You are the salt of the earth.

         You are the light of the world.

         Once again, notice what Jesus is and is not saying: He does not tell us to try our best to bethe salt of the earth. He doesn’t say we should work hard to be the light of the world.

         What he’s saying is quite plain and straightforward:

         You are the salt of the earth, so sprinkle yourself all around, so as to bring out all the “God-flavors,” the savory holiness of this life.

         You are the light of the world, so shine with all your might. Light up the darkness with your life.

         In other words: Be you.

Be who and what God has created you to be. God has blessed you, so live out that blessedness. God has made you her partner in healing and loving the world, so live out your God-given identity.

         This way of living is not something we do to earn God’s love. It is how we live because God loves us. It is who we are as children of God. It is our God-given nature, our spiritual orientation.

         To be anything other than salty will make for a bland, unsatisfying existence.

         To be anything less than bright, to hide or block our Spirit-powered light, is to leave ourselves and others flailing in the dark.

         To be anyone or anything other than who we are, who we were made to be, is to settle for less than the abundant life we’ve been given.

         Be you! Jesus says. Be salty and bright, beloved and blessed. Let yourself be loved into wholeness and oneness. Be at home and at peace with God, and the world will be made better by your very presence in it.

         “Be you!” is not permission to stay the way we are, but an invitation to open our hearts and our lives to all we are meant to be.

         It sounds so simple, doesn’t it? What could be easier than being who we are?

         A lot, as it turns out, and for a whole host of reasons.

         Today, I want to mention just a few reasons why being our salty selves and letting our lights shine can be hard:

         First, we often forget who we are. All kinds of labels—some of them not so great—are attached to us, relating to everything from our place of birth, race, gender, age, and sexual orientation, to economic class, political party, and health status. We are measured and identified according to our looks, our education, our gender identity, our income, our achievements, what we buy, and where we live.

         Given all that, it’s easy to forget that we are children of God. That we are the salt of the earth and the light of the world. That we are blessed.

         Second, we often base our identity more on what we do than who we are. This starts when we are young children, and adults ask us what we want to be when we grow up. The very question suggests that what we do is who we are. Then, when because of aging challenges or other health issues we can no longer do those things, we can feel lost and useless and unsure of who we are. Even something as supposedly joyful as retirement can cause existential angst if our identities are entirely wrapped up in our jobs.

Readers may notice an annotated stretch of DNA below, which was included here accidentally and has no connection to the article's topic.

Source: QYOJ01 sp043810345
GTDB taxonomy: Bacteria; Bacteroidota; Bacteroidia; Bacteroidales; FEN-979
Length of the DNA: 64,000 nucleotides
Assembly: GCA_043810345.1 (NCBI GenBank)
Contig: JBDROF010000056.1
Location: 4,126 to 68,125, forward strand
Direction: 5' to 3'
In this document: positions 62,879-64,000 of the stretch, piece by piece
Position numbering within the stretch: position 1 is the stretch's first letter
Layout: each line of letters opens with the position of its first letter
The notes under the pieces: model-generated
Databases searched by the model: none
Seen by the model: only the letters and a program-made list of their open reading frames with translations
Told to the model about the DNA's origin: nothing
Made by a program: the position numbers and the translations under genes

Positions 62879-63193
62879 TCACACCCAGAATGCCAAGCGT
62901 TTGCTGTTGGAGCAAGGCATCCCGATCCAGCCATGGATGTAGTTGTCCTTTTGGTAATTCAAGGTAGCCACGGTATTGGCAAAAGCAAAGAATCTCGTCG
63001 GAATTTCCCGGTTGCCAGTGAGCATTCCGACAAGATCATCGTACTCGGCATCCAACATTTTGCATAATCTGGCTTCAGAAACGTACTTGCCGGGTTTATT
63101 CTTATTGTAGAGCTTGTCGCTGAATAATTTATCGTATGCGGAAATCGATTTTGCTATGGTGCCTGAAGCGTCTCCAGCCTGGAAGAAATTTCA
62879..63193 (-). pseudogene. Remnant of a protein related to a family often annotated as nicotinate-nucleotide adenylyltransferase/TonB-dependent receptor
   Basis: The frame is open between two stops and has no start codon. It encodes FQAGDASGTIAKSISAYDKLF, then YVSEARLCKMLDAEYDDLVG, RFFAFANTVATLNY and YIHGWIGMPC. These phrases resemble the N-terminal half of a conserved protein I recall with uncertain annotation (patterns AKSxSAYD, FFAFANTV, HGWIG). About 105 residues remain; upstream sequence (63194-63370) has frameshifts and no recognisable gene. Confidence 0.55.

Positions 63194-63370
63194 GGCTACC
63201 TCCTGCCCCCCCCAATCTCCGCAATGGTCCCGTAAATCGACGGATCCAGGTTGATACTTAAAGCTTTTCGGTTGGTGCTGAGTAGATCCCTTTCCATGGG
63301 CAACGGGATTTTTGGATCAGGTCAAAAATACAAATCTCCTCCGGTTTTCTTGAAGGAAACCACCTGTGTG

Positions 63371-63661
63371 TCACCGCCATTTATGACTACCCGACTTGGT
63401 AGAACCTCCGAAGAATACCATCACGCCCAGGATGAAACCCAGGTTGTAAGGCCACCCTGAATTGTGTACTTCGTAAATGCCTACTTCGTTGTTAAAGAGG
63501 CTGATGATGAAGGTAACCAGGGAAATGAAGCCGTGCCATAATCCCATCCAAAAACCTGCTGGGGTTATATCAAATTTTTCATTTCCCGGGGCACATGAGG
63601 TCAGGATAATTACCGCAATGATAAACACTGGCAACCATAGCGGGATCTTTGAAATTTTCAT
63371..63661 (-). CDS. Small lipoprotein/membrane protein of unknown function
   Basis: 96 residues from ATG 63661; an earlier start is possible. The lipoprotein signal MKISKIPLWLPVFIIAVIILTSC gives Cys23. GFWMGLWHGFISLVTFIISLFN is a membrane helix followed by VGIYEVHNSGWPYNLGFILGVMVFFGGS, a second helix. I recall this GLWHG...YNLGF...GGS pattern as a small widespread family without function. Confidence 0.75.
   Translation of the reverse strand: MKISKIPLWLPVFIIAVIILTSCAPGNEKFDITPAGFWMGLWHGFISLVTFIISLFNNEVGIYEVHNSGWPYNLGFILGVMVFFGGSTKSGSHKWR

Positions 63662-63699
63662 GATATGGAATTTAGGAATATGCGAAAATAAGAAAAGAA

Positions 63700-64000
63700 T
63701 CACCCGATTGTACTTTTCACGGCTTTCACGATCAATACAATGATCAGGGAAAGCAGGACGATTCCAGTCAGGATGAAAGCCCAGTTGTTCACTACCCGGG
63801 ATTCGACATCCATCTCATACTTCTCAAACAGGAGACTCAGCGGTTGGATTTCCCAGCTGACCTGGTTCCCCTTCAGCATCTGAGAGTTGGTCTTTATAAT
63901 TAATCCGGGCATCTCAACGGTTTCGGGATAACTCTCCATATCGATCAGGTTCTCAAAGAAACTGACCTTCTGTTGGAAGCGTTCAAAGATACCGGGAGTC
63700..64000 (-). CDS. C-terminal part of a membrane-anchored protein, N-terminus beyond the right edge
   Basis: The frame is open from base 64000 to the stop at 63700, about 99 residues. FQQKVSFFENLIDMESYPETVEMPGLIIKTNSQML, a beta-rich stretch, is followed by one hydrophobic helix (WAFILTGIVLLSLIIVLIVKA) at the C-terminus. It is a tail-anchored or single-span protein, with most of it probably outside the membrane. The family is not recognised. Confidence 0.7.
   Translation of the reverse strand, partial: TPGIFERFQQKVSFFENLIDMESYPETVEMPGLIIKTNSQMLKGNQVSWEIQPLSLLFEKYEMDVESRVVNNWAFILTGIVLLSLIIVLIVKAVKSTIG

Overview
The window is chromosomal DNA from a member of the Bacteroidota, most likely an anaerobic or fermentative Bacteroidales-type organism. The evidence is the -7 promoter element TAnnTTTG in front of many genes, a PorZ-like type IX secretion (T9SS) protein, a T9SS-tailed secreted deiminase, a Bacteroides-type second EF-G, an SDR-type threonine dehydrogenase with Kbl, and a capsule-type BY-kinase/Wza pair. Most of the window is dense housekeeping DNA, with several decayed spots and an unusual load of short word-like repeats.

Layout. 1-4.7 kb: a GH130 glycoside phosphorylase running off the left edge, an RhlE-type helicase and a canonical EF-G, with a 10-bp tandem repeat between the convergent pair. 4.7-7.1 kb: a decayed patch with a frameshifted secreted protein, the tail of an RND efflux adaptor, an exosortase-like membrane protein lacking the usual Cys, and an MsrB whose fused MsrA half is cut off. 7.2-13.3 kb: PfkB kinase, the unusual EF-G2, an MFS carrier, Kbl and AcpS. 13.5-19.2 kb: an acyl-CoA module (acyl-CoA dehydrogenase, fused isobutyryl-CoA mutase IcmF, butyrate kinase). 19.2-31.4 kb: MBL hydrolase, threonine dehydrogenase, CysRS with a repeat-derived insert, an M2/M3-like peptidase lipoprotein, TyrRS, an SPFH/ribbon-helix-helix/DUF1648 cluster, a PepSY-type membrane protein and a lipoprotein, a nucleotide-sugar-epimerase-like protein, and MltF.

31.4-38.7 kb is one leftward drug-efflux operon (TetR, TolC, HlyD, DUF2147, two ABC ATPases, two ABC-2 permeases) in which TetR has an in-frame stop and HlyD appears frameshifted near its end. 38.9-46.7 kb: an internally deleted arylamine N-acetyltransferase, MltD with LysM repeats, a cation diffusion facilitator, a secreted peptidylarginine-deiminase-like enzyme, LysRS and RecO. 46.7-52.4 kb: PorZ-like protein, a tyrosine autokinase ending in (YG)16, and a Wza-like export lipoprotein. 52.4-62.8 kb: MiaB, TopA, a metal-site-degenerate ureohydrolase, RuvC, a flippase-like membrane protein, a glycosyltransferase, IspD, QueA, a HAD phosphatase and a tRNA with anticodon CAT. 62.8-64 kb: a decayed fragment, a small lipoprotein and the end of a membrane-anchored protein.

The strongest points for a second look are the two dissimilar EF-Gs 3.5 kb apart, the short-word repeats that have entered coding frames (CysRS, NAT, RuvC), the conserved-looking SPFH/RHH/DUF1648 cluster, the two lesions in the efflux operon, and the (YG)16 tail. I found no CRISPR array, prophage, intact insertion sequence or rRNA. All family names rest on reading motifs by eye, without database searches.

The good news of Jesus is that we are so much more than what we do. The good news of Jesus is that both our worth and our effectiveness come from being who we are meant to be, at one with God and one another.

         Finally, we sometimes get the idea from the church, of all places, that being faithful is about becoming a better person. I cringe every time I hear someone say that, as if following Jesus is a self-improvement project rather than a love story, as if becoming who we’re meant to be is all up to us.

         The good news is that love heals us. The good news is that a church community creates a safe space where we can explore who we are and be supported in our journey of living into that sacred identity. The good news is that when we open ourselves to the Spirit’s powerful mercy and grace, over time we are transformed, made new and whole and more at peace. The good news is that when we receive more love and forgiveness and abundance and joy than we ever imagined, we can’t help but want to share it.

         When we realize that we are the salt of the earth, we can’t help but spice things up. When we understand that we are the light of the world, we can’t help but brighten up every place we go.

         Let your light shine, Jesus says, so that God will be glorified. 

         In other words: Be you!

From “The Message.”